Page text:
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O-13 Improving the Detection, assessment, management and prevention of delirium in hospices: The DAMPen-Delirium feasibility study
  1. Gillian Jackson1,
  2. Mark Pearson1,
  3. Catriona Jackson2,
  4. Jason Boland1,
  5. Imogen Featherstone3,
  6. Chao Huang5,
  7. Margaret Ogden1,
  8. Kathryn Sartain4,
  9. Najma Siddiqi3,
  10. Maureen Twiddy5 and
  11. Miriam Johnson1
  1. 1Wolfson Palliative Care Research Centre, Hull York Medical School, University of Hull, Hull, UK
  2. 2Leeds Teaching Hospitals NHS Trust, St James’s University Hospital, Leeds, UK
  3. 3Department of Health Sciences, University of York, UK
  4. 4York and Scarborough Teaching Hospitals NHS Foundation Trust, York, UK
  5. 5Institute of Clinical and Applied Health Research, Hull York Medical School, University Of Hull, UK


Background Delirium causes severe distress for patients, families, and staff. One-third of people admitted to adult palliative care units have delirium and two-thirds develop delirium during their stay (Watt, Momoli, Ansari, et al., 2019. Palliat Med. 33:865), yet implementation of clinical guidelines is poor (NICE. Delirium: prevention, diagnosis and management - Clinical Guideline 103, 2010). Strategies are needed to address the gap between knowledge and action (Featherstone, Hosie, Siddiqi, et al., 2021. Palliat Med. 35: 988).

Aim To assess the feasibility of timely and reliable clinical record data collection in hospices with different socio-economic profiles and record-keeping methods.

Methods Phase one of the ongoing feasibility study collects clinical record data (demographic; evidence of delirium; [Inouye, Leo-Summers, Zhang, et al., 2005. J Am Geriatr Soc. 53: 312] guideline-adherent delirium care) from 50 consecutive in-patient admissions at four hospices. Data collection will be repeated following implementation of the co-designed Creating Learning Environments for Compassionate Care-Palliative (CLECC-Pal) intervention to support delirium guideline-adherence. The variation around baseline number of patient days with delirium will be calculated to inform the sample size needed for a future multi-site effectiveness study.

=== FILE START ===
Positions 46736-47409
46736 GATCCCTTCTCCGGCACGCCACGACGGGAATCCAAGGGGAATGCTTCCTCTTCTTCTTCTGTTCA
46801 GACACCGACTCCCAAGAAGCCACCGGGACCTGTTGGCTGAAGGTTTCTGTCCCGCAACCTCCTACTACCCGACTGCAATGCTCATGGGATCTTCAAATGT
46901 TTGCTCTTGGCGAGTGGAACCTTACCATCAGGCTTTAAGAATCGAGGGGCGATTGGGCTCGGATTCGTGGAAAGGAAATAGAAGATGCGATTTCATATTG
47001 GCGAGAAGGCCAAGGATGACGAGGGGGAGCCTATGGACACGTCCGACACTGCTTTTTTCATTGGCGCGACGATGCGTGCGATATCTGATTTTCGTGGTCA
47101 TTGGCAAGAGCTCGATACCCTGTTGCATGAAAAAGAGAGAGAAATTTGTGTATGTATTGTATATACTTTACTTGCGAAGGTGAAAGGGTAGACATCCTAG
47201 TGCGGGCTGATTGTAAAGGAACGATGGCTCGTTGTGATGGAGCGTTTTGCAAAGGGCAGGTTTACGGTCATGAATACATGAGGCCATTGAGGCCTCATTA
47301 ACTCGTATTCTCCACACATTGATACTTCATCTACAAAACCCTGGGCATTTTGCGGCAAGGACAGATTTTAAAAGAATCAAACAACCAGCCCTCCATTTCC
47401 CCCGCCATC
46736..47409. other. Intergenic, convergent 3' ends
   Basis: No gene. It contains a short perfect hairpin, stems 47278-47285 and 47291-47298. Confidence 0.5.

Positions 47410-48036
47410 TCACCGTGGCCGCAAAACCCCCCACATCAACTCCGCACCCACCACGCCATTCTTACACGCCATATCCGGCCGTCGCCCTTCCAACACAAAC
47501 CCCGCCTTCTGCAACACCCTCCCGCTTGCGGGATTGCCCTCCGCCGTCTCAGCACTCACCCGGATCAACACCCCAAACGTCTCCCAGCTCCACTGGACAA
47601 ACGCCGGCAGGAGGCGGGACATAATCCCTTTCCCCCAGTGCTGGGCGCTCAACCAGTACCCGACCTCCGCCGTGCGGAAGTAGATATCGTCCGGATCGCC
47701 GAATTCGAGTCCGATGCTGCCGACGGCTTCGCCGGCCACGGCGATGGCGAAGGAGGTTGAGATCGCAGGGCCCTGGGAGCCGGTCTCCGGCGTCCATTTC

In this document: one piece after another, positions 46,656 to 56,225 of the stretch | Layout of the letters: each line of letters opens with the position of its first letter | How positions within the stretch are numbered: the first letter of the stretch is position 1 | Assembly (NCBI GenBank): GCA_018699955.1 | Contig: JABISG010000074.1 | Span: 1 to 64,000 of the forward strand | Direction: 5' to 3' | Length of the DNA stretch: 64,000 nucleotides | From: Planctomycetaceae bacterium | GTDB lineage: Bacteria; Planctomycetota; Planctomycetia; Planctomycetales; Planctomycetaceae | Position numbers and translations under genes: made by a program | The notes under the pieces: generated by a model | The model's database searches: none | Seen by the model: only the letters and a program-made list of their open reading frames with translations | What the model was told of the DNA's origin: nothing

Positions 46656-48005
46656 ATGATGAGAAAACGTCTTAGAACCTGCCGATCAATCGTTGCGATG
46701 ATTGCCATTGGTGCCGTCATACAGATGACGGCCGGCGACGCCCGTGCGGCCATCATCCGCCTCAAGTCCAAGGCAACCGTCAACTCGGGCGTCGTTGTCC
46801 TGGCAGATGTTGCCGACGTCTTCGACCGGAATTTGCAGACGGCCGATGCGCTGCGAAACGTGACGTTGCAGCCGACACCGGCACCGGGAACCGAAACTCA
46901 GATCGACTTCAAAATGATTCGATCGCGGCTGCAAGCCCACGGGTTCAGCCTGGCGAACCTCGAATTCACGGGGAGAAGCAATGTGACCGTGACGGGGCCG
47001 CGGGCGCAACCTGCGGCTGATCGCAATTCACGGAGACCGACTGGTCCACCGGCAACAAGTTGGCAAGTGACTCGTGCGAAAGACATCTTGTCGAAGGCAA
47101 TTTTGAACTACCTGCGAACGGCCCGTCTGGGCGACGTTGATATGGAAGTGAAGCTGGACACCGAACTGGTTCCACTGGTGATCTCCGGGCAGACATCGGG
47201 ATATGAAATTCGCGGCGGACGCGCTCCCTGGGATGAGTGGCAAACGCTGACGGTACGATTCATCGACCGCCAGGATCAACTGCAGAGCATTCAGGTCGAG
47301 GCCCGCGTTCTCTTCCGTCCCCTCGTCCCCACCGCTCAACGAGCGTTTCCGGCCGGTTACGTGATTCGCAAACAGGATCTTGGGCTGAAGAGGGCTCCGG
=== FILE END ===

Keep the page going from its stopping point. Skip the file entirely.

Results To date, 100 clinical records have been reviewed from two hospices. In-patient characteristics differ considerably in age (mean 89 vs. 70 years), deprivation quintile (80% vs. 38% in least-deprived) and diagnosis (90% vs. 72% cancer). Overall, two-thirds of patients had a delirium episode during admission, for whom >75% of their in-patient days were delirium days. A delirium diagnosis was documented by the clinical team in <10% of cases. Guideline-adherent delirium risk assessment and screening was not documented in clinical records.

Conclusion Our ongoing study is demonstrating: i) the feasibility of systematically and reliably collecting clinical record data about delirium occurrence and management; ii) the gap between need for delirium care and action (low guideline-adherence). Our emerging findings demonstrate the imperative for, and feasibility of, conducting a multi-site effectiveness study of the CLECC-Pal strategy for improving guideline-adherence in delirium care.

For more on this study, see also Poster P-104: Improving the Detection, Assessment, Management and Prevention of Delirium in Hospices: The DAMPen-Delirium co-design process, by Mark Pearson et al.

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